The Maori: Yesterday and To-day
The Lakes Fisheries
The Lakes Fisheries.
In the Rotorua-Rotoiti district the fish of the lakes were a more important source of food supply than even the food of the land. So say the old men of the Arawa. The inanga (whitebait), toitoi, and koura (crayfish), also the kakahi (shellfish) were taken in very great quantities, and consequently the fisheries were jealously guarded.
The various parts of Rotorua and Rotoiti and other lakes had their names, and the boundaries of the various hapu were carefully defined by leading marks. Every yard of each of these lakes had its owners. In the principal lakes there were hundreds of tau-koura or lines of stakes to which koura nets were fastened, and every important tumu or post had its name. These posts, driven into the bed of the lake, were sometimes carved at the top into the semblance of human heads. Sometimes a rahui or close-season mark, or a post indicative that such a place was tapu, was set up; occasionally these figures had arms attached to make them look like human figures.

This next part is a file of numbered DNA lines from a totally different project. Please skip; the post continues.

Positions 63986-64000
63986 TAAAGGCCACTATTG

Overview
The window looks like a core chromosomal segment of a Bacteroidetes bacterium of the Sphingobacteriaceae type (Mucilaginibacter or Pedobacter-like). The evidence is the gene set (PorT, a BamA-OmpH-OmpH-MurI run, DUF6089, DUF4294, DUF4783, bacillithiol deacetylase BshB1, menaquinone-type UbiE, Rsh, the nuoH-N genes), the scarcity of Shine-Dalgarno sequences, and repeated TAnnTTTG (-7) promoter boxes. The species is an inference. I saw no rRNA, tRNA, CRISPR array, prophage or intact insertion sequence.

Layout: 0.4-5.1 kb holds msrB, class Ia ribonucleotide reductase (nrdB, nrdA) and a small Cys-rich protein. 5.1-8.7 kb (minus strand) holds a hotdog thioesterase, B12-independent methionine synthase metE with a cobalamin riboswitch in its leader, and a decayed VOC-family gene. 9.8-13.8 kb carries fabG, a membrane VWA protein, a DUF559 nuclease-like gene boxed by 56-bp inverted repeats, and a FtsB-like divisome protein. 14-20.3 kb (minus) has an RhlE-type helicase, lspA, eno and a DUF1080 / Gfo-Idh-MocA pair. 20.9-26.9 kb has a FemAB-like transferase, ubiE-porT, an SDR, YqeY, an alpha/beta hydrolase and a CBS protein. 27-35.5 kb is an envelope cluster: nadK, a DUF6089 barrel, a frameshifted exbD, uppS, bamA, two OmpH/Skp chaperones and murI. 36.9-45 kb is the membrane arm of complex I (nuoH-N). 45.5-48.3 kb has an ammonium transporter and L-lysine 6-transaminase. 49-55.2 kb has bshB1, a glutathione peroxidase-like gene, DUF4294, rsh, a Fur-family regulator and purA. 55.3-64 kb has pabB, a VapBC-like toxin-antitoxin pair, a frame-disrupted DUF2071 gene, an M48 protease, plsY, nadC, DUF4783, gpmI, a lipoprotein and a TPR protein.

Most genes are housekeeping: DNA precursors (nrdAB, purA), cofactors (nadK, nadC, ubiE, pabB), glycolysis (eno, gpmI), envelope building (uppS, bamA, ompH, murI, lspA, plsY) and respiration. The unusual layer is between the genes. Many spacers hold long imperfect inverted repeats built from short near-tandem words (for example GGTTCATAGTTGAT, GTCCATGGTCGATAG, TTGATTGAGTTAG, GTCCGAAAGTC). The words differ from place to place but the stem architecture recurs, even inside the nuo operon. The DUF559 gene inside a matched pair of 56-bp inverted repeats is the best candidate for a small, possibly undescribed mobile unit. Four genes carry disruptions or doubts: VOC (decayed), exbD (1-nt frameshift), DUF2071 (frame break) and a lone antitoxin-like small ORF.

The introduction of the pakeha's trout to the lakes resulted in the depletion of these supplies; and in complications with the Maori over the fishing laws. The Native Land Court and the Supreme Court were appealed to to decide the long-standing question of Maori rights under the Treaty of Waitangi. The outcome was the vindication of the Maori cause.